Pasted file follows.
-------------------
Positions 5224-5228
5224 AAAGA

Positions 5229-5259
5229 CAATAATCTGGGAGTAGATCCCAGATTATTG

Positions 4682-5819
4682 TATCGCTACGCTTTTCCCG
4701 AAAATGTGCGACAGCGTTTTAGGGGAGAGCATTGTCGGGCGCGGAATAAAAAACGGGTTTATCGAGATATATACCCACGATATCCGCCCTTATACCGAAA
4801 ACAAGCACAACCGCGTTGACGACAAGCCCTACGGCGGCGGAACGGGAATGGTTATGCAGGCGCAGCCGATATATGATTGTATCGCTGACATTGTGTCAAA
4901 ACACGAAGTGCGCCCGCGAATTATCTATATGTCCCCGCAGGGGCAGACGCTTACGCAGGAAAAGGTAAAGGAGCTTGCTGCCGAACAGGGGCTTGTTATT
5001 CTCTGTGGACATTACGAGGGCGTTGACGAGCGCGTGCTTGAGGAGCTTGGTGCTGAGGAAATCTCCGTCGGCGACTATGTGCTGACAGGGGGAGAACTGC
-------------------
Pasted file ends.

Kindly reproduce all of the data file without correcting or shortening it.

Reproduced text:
Positions 5224-5228
5224 AAAGA

Positions 5229-5259
5229 CAATAATCTGGGAGTAGATCCCAGATTATTG

Positions 4682-5819
4682 TATCGCTACGCTTTTCCCG
4701 AAAATGTGCGACAGCGTTTTAGGGGAGAGCATTGTCGGGCGCGGAATAAAAAACGGGTTTATCGAGATATATACCCACGATATCCGCCCTTATACCGAAA
4801 ACAAGCACAACCGCGTTGACGACAAGCCCTACGGCGGCGGAACGGGAATGGTTATGCAGGCGCAGCCGATATATGATTGTATCGCTGACATTGTGTCAAA
4901 ACACGAAGTGCGCCCGCGAATTATCTATATGTCCCCGCAGGGGCAGACGCTTACGCAGGAAAAGGTAAAGGAGCTTGCTGCCGAACAGGGGCTTGTTATT
5001 CTCTGTGGACATTACGAGGGCGTTGACGAGCGCGTGCTTGAGGAGCTTGGTGCTGAGGAAATCTCCGTCGGCGACTATGTGCTGACAGGGGGAGAACTGC